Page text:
18. Jehudijah--"the Jewess," to distinguish her from his other wife, who was an Egyptian. This passage records a very interesting fact--the marriage of an Egyptian princess to a descendant of Caleb. The marriage must have taken place in the wilderness. The barriers of a different national language and national religion kept the Hebrews separate from the Egyptians; but they did not wholly prevent intimacies, and even occasional intermarriages between private individuals of the two nations. Before such unions, however, could be sanctioned, the Egyptian party must have renounced idolatry, and this daughter of Pharaoh, as appears from her name, had become a convert to the worship of the God of Israel.


21. Laadah . . . the father . . . of the house of them that wrought fine linen--Here, again, is another incidental evidence that in very early times certain trades were followed by particular families among the Hebrews, apparently in hereditary succession. Their knowledge of the art of linen manufacture had been, most probably, acquired in Egypt, where the duty of bringing up families to the occupations of their forefathers was a compulsory obligation, whereas in Israel, as in many parts of Asia to this day, it was optional, though common.

22, 23. had the dominion in Moab, and Jashubi-lehem--"And these are ancient things" seems a strange rendering of a proper name; and, besides, it conveys a meaning that has no bearing on the record. The following improved translation has been suggested: "Sojourned in Moab, but returned to Beth-lehem and Adaberim-athekim. These and the inhabitants of Netaim and Gedera were potters employed by the king in his own work." Gedera or Gederoth, and Netaim, belonged to the tribe of Judah, and lay on the southeast border of the Philistines' territory (Jos 15:36; 2Ch 28:18).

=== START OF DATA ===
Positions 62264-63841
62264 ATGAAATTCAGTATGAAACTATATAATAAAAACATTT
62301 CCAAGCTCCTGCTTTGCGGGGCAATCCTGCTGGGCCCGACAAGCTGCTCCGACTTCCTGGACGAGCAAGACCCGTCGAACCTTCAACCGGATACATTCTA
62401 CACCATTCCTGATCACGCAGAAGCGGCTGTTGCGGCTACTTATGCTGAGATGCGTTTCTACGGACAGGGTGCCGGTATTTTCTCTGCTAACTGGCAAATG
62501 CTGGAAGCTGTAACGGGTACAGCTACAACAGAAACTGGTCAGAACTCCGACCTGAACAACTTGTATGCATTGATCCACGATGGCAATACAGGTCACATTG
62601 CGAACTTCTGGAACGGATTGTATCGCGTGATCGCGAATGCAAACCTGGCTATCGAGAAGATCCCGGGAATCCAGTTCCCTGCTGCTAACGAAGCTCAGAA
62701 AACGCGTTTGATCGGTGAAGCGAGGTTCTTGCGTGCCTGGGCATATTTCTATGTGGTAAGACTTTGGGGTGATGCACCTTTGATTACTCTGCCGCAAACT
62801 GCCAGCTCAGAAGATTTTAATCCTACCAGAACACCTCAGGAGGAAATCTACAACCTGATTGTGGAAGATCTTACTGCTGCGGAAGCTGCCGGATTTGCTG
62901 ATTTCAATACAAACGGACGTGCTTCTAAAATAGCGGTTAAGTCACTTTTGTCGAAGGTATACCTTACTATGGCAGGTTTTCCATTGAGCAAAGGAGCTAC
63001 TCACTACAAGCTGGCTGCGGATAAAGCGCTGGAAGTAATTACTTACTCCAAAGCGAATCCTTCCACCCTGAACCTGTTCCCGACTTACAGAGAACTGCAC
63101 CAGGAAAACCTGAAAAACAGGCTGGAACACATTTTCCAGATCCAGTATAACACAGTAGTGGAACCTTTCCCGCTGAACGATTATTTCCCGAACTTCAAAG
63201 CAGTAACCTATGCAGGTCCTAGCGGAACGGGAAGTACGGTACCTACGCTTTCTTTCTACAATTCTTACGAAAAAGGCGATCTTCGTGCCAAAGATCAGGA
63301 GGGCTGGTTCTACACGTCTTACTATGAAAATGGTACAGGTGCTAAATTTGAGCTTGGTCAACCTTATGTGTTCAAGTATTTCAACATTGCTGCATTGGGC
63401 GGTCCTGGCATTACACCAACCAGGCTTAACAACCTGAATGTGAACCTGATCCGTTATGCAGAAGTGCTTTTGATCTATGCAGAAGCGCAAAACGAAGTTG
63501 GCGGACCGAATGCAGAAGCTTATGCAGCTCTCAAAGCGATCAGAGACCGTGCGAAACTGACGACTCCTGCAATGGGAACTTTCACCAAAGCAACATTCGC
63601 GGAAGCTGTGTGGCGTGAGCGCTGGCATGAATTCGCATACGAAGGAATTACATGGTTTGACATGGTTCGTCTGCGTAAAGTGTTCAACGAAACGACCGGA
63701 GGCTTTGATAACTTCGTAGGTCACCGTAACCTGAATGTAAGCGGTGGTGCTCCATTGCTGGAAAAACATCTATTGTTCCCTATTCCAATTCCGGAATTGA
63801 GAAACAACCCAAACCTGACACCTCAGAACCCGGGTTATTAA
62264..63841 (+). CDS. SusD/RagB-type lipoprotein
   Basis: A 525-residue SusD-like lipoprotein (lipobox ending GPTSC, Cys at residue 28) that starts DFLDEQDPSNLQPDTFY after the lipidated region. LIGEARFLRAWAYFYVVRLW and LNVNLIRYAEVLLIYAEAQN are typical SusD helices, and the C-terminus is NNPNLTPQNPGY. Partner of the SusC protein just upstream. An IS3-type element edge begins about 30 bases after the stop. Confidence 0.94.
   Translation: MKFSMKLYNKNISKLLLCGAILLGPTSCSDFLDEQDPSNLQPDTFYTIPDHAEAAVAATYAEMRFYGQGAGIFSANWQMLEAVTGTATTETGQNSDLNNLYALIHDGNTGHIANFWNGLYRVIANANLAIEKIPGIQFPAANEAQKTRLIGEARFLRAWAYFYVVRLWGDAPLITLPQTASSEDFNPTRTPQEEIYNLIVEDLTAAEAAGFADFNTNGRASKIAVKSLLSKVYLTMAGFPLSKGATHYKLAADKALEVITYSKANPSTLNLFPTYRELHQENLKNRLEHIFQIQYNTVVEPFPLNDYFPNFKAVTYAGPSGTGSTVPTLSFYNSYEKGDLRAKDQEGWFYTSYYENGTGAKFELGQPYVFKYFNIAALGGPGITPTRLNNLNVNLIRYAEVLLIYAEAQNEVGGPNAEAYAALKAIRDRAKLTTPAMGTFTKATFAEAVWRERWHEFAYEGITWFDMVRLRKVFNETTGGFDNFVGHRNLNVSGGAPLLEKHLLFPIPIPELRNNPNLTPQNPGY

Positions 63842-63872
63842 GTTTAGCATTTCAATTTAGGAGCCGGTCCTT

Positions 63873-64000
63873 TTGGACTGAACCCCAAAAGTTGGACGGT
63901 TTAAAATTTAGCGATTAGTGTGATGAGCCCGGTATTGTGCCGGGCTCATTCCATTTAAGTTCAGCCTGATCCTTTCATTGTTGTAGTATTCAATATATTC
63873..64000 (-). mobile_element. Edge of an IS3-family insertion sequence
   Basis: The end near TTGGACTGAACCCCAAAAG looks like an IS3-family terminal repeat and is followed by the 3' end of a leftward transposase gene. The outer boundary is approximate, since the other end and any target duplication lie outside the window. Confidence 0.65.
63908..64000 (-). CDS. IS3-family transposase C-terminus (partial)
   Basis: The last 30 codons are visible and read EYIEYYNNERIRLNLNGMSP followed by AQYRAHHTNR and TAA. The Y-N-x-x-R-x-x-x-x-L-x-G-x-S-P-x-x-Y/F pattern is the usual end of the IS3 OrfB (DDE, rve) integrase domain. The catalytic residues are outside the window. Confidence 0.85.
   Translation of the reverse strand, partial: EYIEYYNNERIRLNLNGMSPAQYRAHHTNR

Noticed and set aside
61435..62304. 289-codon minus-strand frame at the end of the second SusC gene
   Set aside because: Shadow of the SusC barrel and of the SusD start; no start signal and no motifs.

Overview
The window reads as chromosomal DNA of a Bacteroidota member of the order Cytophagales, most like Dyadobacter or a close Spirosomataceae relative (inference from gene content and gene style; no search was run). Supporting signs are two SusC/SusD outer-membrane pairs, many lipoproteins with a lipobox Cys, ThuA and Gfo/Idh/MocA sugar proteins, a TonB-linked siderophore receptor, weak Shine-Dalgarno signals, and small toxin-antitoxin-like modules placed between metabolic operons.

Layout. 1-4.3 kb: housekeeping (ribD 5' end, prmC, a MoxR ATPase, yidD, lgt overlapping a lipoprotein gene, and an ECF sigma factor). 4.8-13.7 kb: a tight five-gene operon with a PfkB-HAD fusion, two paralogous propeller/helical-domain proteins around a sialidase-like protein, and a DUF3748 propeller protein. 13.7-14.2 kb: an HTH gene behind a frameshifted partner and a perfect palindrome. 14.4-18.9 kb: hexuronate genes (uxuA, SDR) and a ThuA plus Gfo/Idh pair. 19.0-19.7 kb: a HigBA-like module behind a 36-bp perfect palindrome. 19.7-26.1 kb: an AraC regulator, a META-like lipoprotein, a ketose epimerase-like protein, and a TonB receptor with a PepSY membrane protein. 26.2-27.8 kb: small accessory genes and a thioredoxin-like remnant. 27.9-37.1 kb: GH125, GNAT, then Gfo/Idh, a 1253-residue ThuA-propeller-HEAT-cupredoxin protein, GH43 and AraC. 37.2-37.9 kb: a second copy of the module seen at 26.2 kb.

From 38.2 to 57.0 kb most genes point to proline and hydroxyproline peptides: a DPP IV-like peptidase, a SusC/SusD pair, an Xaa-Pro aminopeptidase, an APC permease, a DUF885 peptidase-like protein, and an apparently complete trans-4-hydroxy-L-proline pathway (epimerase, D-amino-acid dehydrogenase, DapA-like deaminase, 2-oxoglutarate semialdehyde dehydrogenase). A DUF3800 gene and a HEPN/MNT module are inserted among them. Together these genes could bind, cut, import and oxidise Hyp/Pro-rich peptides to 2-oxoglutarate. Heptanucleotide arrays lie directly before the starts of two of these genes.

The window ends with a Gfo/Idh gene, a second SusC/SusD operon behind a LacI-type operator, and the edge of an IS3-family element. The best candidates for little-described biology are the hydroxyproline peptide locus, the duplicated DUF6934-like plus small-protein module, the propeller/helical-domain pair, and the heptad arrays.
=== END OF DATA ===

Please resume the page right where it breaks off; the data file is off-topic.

1Ch 4:24-43. OF SIMEON.

24. The sons of Simeon--They are classed along with those of Judah, as their possession was partly taken out of the extensive territory of the latter (Jos 19:1). The difference in several particulars of the genealogy given here from that given in other passages is occasioned by some of the persons mentioned having more than one name [compare Ge 46:10; Ex 6:15; Nu 26:12].

27. his brethren had not many children--(see Nu 1:22; 26:14).

31-43. These were their cities unto the reign of David--In consequence of the sloth or cowardice of the Simeonites, some of the cities within their allotted territory were only nominally theirs. They were never taken from the Philistines until David's time, when, the Simeonites having forfeited all claim to them, he assigned them to his own tribe of Judah (1Sa 27:6).

38, 39. increased greatly, and they went to the entrance of Gedor--Simeon having only a part of the land of Judah, they were forced to seek accommodation elsewhere; but their establishment in the new and fertile pastures of Gederah was soon broken up; for, being attacked by a band of nomad plunderers, they were driven from place to place till some of them effected by force a settlement on Mount Seir.